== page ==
& catching up

Just like that, I’ve got a six-week-old. And not just that, but I’ve got a new address and a new job. So you can forgive me for not being around as much as I had been. If you can’t forgive me, well then why are you reading this?

There’s a lot to cover in six weeks of baby-raisin’, but I’ll tackle those over a few posts. This is just a quickie to make sure that I haven’t completely lost everyone. I figured I’d entice you to stick with me by including a dose of adorable.

Not just adorable. Like Diaper-Box-and-Baby-Food-Jar adorable.

The biggest thing out of the first six weeks was the first of our prenatal plans to go bye-bye: Breastfeeding. We gave it the best shot we could, but when the kid was about four weeks old and under his birth weight, something obviously wasn’t working. After several late night meltdowns and hours-long feeding sessions, we made the change over to formula. I’d like to think that if there were actual resources and help available to us where we were living, it wouldn’t have gone down quite the same way. But things are what they are, and we ended up having to adjust on the fly. Parenting, yo.

Squatch before we decided to start feeding him.


Squatch almost a week after the switch and almost a pound heavier.

On the plus side, it means that we both end up getting a little more sleep because we can trade off feeding. We refuse to feel like this is a failure*. We tried. We did everything we could. We utilized every resource that was available to us in the middle-of-fracking-nowhere. And we decided we didn’t want our kid to starve.

*Suck it, militant breastfeeders. You can’t make us feel bad about this.

In the course of changing over, we ran across articles about a study that said breastfeeding doesn’t actually make any difference in brain development in kids. It said that links previously made between breastfeeding and brain development were probably due more to the fact that “brighter women” tended to breastfeed more often, and that “brighter women” tended to encourage intellectual development in their kids. I think Karli is a “bright woman,” so I’m thinking that Squatch isn’t going to miss out on college now just because we started giving him formula.

Sure, breastfeeding is best. Except for not starving your kid. That’s really best.


Now that I’ve got internet again, you can expect that birth story soon. Plus a post on diapers. And other good stuff to come out of the Squatch-rearing. For now, though, a reminder from Squatch to smile and be happy.

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10 thoughts on “& catching up

  1. Omg, look at that sweet little guy! That smile of his is just melting me! C says he’s not too shabby too 😉 Glad y’all are doing well. Hurrah for formula! We refer to C’s pre-supplement days as her praying mantis phase because she looked like a wiry insect. Now she looks like a baby, which is good.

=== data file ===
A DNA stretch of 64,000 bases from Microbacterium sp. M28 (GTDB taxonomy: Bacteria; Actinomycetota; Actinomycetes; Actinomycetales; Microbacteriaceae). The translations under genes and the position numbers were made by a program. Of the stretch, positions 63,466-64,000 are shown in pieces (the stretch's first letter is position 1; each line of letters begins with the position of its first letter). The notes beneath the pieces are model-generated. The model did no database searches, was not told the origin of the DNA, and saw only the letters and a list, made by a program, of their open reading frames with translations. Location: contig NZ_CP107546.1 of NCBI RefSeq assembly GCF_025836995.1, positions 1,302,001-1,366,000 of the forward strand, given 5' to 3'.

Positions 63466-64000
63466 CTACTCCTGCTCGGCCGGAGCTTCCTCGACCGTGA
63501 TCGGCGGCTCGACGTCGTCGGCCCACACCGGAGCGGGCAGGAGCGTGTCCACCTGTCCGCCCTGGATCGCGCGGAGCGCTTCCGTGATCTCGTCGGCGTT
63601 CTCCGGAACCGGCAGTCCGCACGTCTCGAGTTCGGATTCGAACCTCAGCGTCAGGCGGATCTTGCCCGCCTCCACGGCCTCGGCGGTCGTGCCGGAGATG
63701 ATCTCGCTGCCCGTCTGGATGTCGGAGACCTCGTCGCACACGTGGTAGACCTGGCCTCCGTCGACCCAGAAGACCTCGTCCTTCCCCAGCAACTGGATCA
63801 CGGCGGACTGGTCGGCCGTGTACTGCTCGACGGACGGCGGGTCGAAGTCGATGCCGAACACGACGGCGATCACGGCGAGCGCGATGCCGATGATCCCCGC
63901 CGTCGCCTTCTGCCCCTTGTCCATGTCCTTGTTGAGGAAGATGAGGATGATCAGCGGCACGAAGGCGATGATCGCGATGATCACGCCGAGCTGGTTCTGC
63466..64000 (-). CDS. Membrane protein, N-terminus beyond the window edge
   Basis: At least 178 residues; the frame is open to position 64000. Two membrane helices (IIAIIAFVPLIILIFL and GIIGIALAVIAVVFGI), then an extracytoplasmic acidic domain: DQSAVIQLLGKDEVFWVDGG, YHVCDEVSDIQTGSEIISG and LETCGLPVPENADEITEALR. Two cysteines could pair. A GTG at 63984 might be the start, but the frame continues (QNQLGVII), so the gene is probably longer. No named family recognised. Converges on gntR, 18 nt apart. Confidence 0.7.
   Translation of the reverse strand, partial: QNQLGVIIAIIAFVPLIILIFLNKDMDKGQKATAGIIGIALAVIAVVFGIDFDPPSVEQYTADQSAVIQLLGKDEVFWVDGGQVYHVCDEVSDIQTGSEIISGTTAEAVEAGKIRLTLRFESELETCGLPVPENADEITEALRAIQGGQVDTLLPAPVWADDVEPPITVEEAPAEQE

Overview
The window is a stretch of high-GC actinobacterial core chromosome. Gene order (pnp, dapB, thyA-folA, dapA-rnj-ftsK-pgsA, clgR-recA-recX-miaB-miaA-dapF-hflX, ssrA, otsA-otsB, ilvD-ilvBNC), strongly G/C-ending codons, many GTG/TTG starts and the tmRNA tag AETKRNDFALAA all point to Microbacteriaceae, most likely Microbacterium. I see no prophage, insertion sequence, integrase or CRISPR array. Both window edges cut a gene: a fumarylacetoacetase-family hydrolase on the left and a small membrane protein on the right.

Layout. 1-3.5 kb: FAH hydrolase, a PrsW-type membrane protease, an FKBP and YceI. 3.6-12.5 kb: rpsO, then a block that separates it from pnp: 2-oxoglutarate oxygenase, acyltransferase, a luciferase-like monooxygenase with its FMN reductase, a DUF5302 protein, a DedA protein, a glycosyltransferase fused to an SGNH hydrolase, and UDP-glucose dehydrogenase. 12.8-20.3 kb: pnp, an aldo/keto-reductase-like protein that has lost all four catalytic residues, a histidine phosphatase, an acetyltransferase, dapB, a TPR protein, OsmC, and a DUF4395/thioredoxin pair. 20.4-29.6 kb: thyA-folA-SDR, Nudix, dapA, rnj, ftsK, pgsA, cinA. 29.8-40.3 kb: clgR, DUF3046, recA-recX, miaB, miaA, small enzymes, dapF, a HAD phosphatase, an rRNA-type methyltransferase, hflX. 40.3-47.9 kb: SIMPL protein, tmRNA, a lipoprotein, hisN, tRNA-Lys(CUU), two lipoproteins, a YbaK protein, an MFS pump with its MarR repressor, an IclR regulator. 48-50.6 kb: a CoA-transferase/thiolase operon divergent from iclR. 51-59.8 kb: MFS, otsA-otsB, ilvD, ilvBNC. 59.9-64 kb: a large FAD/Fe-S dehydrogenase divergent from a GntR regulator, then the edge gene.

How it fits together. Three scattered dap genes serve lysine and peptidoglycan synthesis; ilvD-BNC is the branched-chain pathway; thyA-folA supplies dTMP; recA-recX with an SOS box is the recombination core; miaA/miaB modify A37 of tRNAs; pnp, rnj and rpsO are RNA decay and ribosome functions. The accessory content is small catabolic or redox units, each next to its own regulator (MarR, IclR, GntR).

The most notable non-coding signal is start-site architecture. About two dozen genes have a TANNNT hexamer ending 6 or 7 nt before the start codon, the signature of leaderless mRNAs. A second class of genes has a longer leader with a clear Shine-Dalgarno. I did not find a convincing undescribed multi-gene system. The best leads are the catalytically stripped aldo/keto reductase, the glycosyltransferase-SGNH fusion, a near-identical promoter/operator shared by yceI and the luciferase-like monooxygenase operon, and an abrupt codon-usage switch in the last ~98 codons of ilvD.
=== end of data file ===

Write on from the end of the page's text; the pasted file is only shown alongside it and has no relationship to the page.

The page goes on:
Reply
  2. Hooray. Thanks for dragging yourself back to the internet.

    Special love to Karli on this one. You can put up all the strong-front you want, but anyone can appreciate that no doubt she’s got some measure of heartbreak/disappointment.

    For what it’s worth, I stopped breast feeding at a month, and my Jewish mother has spent the last 38 years not letting me forget it.

    Looking at my mid-section these days and it’s pretty obvious that being under-fed was never my problem.

    (((((Karli)))))

    -DorkDad

    Reply
  3. “Bright woman” indeed, plus you’re kinda smart, too, Ande. Felix is astoundingly cute. When Sylvia sees something that is over-the-top-cute, she gives it two syllables: “cu-it!” Your kid is worthy of two syllables. Keep on being awesome parents.

    L

    Reply
  4. I had one child who breast fed, one who didn’t. I don’t see any difference between the two (aside from the obvious one is a boy one isn’t thing). My first thought on this post? OMG!! SIX WEEKS ALREADY???

    He’s beautiful. Just beautiful.

    Reply
  5. Holy smokes!!! The cuteness!!! I am a militant breast feeder. Not wild about the title but I yam what I yam. But here’s the thing. I’m only militantly nursing MY kid. 🙂 Squatch is your son. (does that ever get old? Saying “my son”) so don’t sweat it. Smart parents. Smart baby. You feed yours and I’ll feed mine. Kumbaya and all that jazz. Who’s got beers? 😉

    Reply
  6. I think you all are pretty kick ass parents, especially doing all of this midst of a barrage of newness… Mad love to my nephew. Miss y’all.

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  7. You have to do what’s right for your baby. Breast feeding is good, sure, but so is having a baby who eats! All we can do is make the best decisions we can, and love our babies fiercely. You are doing a great job.

    Reply
  8. I had a whole lot of issues to, and I had to stop early on, but my kid is almost three months now, and is the most adorable baby size: chunk!

    Reply
  9. 1) Adorbs. Let’s get that out of the way.
    2) I was about to start harassing you because I was kind of checking a lot on updates from you, but I figured y’all had a good reason to stay away from the intertron.
    3) I’m glad you aren’t apologizing for finding your own way with your kid.

    Reply

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